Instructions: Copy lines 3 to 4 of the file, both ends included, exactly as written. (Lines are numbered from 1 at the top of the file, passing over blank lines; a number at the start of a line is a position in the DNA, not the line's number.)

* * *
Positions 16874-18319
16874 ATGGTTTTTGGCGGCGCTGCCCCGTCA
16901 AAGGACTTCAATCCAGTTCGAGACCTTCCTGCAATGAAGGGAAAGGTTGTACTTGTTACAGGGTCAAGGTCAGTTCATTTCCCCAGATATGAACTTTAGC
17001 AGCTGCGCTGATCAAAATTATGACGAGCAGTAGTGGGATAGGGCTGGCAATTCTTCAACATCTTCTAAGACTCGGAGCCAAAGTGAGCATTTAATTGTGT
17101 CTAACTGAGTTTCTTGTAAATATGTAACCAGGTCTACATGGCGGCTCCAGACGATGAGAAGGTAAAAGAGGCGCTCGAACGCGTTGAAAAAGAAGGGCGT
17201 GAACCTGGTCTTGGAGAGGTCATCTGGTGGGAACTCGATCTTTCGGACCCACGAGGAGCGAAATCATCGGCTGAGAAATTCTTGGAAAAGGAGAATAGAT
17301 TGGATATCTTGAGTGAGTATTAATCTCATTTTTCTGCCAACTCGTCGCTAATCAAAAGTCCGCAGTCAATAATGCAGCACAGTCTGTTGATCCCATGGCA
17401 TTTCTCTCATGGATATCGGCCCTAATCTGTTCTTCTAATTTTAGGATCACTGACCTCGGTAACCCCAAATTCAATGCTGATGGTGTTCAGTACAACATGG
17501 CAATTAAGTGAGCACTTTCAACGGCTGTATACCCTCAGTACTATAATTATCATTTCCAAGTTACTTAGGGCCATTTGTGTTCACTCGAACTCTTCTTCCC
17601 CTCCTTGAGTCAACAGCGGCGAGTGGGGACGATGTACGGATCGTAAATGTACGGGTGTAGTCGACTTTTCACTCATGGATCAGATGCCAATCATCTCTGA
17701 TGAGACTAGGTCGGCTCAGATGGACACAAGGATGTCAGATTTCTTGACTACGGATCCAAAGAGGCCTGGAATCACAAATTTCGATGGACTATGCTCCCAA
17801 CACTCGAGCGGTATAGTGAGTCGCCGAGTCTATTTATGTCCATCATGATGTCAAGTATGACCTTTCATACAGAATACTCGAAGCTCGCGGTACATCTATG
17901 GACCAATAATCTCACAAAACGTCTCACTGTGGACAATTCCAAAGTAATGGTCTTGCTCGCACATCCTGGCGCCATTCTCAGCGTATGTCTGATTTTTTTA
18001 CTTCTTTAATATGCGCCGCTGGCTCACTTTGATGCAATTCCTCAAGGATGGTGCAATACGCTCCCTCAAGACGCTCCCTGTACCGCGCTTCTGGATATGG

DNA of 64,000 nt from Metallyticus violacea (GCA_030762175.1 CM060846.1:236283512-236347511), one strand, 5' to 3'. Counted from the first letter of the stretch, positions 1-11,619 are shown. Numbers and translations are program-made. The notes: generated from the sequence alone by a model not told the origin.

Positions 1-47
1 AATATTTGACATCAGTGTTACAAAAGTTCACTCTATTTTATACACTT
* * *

16901 AAGGACTTCAATCCAGTTCGAGACCTTCCTGCAATGAAGGGAAAGGTTGTACTTGTTACAGGGTCAAGGTCAGTTCATTTCCCCAGATATGAACTTTAGC
17001 AGCTGCGCTGATCAAAATTATGACGAGCAGTAGTGGGATAGGGCTGGCAATTCTTCAACATCTTCTAAGACTCGGAGCCAAAGTGAGCATTTAATTGTGT